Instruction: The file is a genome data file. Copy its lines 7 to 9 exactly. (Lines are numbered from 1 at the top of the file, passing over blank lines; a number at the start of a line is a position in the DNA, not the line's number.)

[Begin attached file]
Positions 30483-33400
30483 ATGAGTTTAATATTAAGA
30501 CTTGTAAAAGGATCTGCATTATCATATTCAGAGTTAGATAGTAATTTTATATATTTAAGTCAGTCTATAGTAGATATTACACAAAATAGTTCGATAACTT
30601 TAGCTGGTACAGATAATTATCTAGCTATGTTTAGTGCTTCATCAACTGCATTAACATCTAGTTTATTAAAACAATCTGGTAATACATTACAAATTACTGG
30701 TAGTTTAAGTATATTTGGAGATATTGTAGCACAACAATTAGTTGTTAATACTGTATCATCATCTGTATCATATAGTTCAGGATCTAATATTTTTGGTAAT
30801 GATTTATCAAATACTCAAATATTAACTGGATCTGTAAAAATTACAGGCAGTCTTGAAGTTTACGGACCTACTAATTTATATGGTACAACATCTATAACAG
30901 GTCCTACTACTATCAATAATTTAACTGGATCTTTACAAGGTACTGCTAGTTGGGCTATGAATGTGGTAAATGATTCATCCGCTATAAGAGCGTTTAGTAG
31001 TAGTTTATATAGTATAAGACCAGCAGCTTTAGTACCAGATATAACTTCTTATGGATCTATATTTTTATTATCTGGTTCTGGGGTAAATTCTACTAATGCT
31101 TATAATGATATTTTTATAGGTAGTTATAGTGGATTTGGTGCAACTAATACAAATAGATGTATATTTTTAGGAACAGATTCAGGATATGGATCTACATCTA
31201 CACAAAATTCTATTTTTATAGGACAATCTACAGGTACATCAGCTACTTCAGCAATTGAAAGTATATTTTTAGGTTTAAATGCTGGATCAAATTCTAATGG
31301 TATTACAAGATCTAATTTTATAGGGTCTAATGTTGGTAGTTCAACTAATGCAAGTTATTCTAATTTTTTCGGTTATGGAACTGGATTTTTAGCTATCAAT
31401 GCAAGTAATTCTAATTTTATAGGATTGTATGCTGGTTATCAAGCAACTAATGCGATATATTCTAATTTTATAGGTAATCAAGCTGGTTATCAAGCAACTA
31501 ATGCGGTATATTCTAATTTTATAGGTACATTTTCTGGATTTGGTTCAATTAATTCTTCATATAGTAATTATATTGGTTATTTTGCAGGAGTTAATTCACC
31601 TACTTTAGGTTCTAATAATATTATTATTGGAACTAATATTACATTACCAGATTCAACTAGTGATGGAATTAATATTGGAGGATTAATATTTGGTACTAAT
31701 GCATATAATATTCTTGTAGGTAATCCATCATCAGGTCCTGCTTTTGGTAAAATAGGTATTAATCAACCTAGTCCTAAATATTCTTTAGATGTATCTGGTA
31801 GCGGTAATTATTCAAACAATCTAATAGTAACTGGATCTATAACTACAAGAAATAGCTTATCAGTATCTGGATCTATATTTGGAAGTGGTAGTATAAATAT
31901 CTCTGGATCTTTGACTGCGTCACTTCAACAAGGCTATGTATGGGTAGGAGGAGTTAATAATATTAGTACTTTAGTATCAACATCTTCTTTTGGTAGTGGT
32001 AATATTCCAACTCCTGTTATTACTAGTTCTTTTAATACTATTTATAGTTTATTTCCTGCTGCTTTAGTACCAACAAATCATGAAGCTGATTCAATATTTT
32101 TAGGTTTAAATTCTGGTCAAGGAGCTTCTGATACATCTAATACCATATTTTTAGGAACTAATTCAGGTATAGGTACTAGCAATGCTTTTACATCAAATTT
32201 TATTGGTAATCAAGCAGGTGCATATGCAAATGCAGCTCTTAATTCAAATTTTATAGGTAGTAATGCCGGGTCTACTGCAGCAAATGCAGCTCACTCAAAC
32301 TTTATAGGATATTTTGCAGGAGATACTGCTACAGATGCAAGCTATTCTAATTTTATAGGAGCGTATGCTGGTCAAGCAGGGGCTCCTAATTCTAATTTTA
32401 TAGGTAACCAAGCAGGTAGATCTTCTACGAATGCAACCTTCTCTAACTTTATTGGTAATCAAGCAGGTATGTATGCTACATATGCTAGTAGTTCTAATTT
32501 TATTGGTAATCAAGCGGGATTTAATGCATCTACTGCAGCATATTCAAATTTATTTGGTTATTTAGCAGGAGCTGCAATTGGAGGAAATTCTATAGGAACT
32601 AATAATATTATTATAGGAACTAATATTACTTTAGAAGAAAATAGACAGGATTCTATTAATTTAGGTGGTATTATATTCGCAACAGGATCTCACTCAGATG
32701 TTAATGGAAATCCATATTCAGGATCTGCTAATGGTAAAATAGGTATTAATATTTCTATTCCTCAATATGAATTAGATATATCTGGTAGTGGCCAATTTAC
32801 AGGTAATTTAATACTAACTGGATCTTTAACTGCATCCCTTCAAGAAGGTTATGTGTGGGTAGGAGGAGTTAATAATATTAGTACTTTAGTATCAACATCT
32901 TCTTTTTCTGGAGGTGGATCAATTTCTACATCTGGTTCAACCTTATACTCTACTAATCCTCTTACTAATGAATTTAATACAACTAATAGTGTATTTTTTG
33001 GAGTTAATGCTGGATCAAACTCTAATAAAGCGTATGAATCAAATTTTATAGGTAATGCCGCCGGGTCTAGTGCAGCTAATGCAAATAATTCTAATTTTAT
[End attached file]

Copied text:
30901 GTCCTACTACTATCAATAATTTAACTGGATCTTTACAAGGTACTGCTAGTTGGGCTATGAATGTGGTAAATGATTCATCCGCTATAAGAGCGTTTAGTAG
31001 TAGTTTATATAGTATAAGACCAGCAGCTTTAGTACCAGATATAACTTCTTATGGATCTATATTTTTATTATCTGGTTCTGGGGTAAATTCTACTAATGCT
31101 TATAATGATATTTTTATAGGTAGTTATAGTGGATTTGGTGCAACTAATACAAATAGATGTATATTTTTAGGAACAGATTCAGGATATGGATCTACATCTA